Car Culture: Jaguar's I-Pace juices electric vehicle market

John McCormick
Special to The Detroit News

The launch of Jaguar’s I-Pace marks the start of a new, post-Tesla phase in the era of the modern electric vehicles.

While Tesla deserves credit for kick-starting the modern electric-vehicle revolution; now it’s time for the longer established automakers to pick up the EV ball. And first to market, beating the German luxury automakers to the punch, is Jaguar with its I-Pace.

Stylish and practical, the 2019 Jaguar I-Pace is a strong performer with decent, 250 miles range for an electric vehicle.

Several years ago I tested a Tesla Model S for the first time and was shocked by how well it drove and performed. It’s a similar story with the I-Pace. I expected it to be good, but I am surprised by just how good it is.

Surprised because Jaguar, now 10 years under Tata ownership, is still a relatively small company — and building a new electric car from scratch is no simple task.

Despite the challenge, Jaguar has come out swinging with an electric vehicle that ticks all the boxes: good range, performance, comfort, practicality and stylish curb appeal.

Jaguar bills the I-Pace as a sport utility vehicle, but it is really more of a crossover in character than a full-blown SUV. As crossovers go, it is strikingly good-looking, with a progressive, modern profile that marries form and function.

Driving through the hill country and towns of southern Portugal, the I-Pace rarely put a foot wrong. It felt remarkably normal to drive, just like a conventionally engined crossover, but with some interesting advantages. First, if you want maximum acceleration, the combined 400-horsepower output of the Jaguar’s front and rear electric motors will pin you back in your seat, with 0-60 mph taking just 4.5 seconds. Second, the weighty battery is packaged low and flat (think giant skateboard chassis), which keeps the center of gravity low. That’s a good thing for handling, especially in a crossover, which typically sits high off the ground.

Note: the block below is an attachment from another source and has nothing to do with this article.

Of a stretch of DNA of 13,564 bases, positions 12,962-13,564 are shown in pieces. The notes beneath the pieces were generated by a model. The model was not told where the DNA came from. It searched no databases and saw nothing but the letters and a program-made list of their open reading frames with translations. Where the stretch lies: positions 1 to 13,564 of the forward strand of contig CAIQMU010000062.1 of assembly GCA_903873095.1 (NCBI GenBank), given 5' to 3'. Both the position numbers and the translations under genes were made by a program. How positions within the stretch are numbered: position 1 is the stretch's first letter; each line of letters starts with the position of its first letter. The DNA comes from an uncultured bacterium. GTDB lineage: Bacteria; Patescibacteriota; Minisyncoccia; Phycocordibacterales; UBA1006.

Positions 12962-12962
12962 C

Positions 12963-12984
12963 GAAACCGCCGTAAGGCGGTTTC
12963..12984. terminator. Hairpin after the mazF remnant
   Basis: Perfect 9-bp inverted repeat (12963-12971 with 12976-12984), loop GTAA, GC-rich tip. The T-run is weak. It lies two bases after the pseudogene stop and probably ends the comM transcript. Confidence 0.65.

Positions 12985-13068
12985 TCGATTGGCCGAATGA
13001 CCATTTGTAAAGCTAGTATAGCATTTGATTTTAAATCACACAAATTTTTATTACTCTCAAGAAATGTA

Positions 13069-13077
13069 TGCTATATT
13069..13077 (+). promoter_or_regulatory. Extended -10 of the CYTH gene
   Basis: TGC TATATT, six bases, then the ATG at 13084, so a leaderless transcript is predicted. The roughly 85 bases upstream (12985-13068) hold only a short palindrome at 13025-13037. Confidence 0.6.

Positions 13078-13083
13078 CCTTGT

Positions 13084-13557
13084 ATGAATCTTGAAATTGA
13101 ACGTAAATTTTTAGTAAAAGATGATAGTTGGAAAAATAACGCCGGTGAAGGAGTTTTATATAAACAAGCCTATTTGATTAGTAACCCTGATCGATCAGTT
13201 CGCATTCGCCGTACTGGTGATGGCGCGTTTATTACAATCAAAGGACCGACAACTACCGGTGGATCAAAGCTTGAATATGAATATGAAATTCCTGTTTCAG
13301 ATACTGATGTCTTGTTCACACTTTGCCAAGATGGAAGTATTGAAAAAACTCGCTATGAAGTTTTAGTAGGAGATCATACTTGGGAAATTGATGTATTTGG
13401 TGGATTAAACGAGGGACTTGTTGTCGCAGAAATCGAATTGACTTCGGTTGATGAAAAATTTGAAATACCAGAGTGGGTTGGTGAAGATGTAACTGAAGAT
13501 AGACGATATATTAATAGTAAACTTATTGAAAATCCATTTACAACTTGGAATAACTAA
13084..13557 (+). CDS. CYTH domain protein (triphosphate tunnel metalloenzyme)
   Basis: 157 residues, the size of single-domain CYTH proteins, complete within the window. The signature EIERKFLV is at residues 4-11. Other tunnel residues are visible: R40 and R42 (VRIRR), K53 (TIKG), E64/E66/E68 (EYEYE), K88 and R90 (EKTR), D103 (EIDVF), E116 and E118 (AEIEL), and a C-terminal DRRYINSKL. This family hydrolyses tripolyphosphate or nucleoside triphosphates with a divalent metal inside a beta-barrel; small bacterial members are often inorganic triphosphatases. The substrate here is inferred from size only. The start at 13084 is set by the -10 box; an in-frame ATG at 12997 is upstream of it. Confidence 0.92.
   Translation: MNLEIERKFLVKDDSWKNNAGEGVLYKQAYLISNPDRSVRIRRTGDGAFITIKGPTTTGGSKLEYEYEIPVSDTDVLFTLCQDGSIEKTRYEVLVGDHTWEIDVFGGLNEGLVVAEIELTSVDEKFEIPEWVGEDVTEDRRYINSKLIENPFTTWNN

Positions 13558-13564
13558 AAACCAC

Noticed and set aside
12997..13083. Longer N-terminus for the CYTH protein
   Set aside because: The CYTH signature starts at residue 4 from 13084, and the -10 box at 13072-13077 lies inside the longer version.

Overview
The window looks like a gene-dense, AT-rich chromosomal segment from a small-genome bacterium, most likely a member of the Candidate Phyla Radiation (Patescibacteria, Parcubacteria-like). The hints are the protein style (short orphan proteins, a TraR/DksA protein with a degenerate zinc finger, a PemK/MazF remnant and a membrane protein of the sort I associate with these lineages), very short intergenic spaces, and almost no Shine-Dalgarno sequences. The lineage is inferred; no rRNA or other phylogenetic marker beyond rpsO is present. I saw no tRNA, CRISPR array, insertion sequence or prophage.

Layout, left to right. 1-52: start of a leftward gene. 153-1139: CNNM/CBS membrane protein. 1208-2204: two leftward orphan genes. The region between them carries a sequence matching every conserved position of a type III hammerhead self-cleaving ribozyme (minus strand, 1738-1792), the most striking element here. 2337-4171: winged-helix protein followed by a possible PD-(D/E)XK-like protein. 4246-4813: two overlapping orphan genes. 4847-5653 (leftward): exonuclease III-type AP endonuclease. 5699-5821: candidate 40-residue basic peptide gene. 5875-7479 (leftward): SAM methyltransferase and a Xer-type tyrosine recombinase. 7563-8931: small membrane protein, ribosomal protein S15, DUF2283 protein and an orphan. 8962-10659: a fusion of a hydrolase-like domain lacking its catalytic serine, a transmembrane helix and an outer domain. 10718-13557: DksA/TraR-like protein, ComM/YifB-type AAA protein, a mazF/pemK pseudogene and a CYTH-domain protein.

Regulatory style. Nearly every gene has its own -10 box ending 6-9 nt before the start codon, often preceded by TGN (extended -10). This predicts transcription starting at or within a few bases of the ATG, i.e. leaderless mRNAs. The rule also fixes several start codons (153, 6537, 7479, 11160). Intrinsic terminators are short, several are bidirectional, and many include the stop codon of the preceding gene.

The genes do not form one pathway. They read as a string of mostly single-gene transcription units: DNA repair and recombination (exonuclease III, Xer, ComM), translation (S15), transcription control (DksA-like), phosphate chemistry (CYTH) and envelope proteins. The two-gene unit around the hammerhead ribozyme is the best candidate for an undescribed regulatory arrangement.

Just how good is the I-Pace’s handling? Good enough to tackle Portugal’s demanding 2.9-mile Portimao race circuit, where I pushed the car through corners at a pace I never expected to experience in an electric vehicle.

So the I-Pace is fast and handles well. What about crossover-like functionality? Again, I was surprised when Jaguar directed us to a rutted, rocky and steep off-road course, with a stream-fording exercise for good measure. Ground clearance is good, especially with the giant 22-inch wheels on the test car, and the I-Pace didn’t miss a beat through the water challenge or the hill climb.

Like other EVs, the Jaguar can be driven in one pedal style, meaning the "throttle" pedal is all you need, because it also slows the car when you lift off. This occurs when full regenerative braking mode is selected, and the effect takes some getting used to, especially because you tend to slow down more than expected.

The low "regen" braking mode is more natural and familiar, and still uses the electric motors to slow the vehicle, thus recharging the battery.

Inside the Jaguar feels spacious for a vehicle roughly the size of a Porsche Macan, with good headroom and legroom front and rear. The sharply angled rear window does reduce rear vision to a narrow slot, but at least the airflow over the glass means a rear wiper is unnecessary.

In terms of instrumentation, driver aids, safety systems and fit and finish, the I-Pace is well ahead of any Tesla model and competitive with other conventional vehicles in its class.

With about a 250-mile range the Jaguar I-Pace should alleviate the dreaded EV range anxiety issue for most buyers, and charging to 80 percent capacity can be done in as little as 40 minutes with a rapid charger (or overnight with a regular wall outlet).

The I-Pace will appear in Jaguar’s U.S. showrooms later this year, starting at $70,495. Our test car was the $86,895 First Edition model.

It’s likely that the forthcoming EVs from Audi, BMW, Mercedes and Porsche will be impressive, but for now Jaguar can be proud of being the first to follow Tesla to market with a world-class electric vehicle.

John McCormick is a columnist for Autos Consumer and can be reached at